Accept the change
If change has been forced, like a relationship or a job ending, or your child leaving home, it’s understandable to try to reverse the situation or bury your head in the sand. Try not to. The sooner you can accept what’s happened, the better. It’ll stop your mind churning over ‘What might have happened if’ and ‘Why I didn’t do XYZ’.
Make a decision to let the past be the past. When ‘If only’ and ‘Why me?’ thoughts surface – and they will! – remember that you’ve promised yourself not to engage with them. Only when you have accepted there’s nothing else you can do to change what’s happened can you start moving forward.
Share those feelings
The best way to come to terms with painful emotions is to talk about them and, fortunately, most of us are good at this. Maybe you have a friend who’s already gone through something similar (and come out the other side), or just someone close to you whom you trust. Some people prefer the anonymity of sharing via an online forum. Not ready for that yet? Try writing it down – then burn those pages. Getting physical helps swirling thoughts, too.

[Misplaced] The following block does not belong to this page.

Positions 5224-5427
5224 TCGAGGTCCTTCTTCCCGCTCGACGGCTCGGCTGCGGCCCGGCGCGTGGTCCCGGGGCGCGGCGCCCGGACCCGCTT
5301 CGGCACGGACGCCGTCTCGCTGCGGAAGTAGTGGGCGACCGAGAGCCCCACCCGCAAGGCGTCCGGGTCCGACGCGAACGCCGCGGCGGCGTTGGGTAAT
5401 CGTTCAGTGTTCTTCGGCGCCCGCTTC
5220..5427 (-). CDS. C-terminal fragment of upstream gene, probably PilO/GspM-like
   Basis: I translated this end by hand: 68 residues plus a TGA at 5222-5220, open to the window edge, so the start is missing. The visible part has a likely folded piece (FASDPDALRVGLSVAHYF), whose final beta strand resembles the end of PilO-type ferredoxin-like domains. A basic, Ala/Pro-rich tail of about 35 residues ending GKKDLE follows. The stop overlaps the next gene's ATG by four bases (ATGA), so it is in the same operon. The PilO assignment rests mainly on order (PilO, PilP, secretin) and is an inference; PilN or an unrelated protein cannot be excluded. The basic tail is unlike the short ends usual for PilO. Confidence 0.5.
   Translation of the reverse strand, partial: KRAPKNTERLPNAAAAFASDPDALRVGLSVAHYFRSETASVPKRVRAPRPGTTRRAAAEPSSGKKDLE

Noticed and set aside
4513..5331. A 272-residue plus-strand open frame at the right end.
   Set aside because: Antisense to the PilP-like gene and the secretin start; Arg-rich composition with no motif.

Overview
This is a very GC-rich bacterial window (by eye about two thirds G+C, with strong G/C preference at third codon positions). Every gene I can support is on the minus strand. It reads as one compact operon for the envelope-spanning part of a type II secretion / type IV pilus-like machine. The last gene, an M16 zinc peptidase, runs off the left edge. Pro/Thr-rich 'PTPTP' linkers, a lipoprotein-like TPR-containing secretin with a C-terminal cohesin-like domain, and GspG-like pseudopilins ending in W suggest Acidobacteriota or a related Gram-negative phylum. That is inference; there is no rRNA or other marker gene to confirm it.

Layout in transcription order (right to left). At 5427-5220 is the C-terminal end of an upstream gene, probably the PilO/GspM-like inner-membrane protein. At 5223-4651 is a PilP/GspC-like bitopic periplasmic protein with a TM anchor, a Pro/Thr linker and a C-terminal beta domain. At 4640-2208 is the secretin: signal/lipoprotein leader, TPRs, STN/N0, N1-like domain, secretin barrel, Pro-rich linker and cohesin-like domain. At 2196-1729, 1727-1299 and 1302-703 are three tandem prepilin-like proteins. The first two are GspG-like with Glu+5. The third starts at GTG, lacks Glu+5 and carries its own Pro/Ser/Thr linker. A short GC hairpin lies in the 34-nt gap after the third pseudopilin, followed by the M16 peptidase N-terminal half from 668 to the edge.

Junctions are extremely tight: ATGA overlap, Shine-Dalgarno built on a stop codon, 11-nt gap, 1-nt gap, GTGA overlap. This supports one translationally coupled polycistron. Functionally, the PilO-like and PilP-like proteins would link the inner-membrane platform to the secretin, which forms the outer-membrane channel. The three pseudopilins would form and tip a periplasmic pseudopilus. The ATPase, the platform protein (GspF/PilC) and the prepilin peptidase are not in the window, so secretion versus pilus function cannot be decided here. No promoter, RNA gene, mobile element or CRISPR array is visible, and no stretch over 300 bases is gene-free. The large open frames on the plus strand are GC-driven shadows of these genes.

Look for opportunities
Now you can start to look forward. Every change – wanted or not – brings opportunity. Any crossroad brings a chance to take stock and think about what you want independently of employers, partners, or children. Perhaps you’ve built a life around your kids – allowing work, friends, hobbies to take a back seat – and now that they have left home, you feel utterly empty.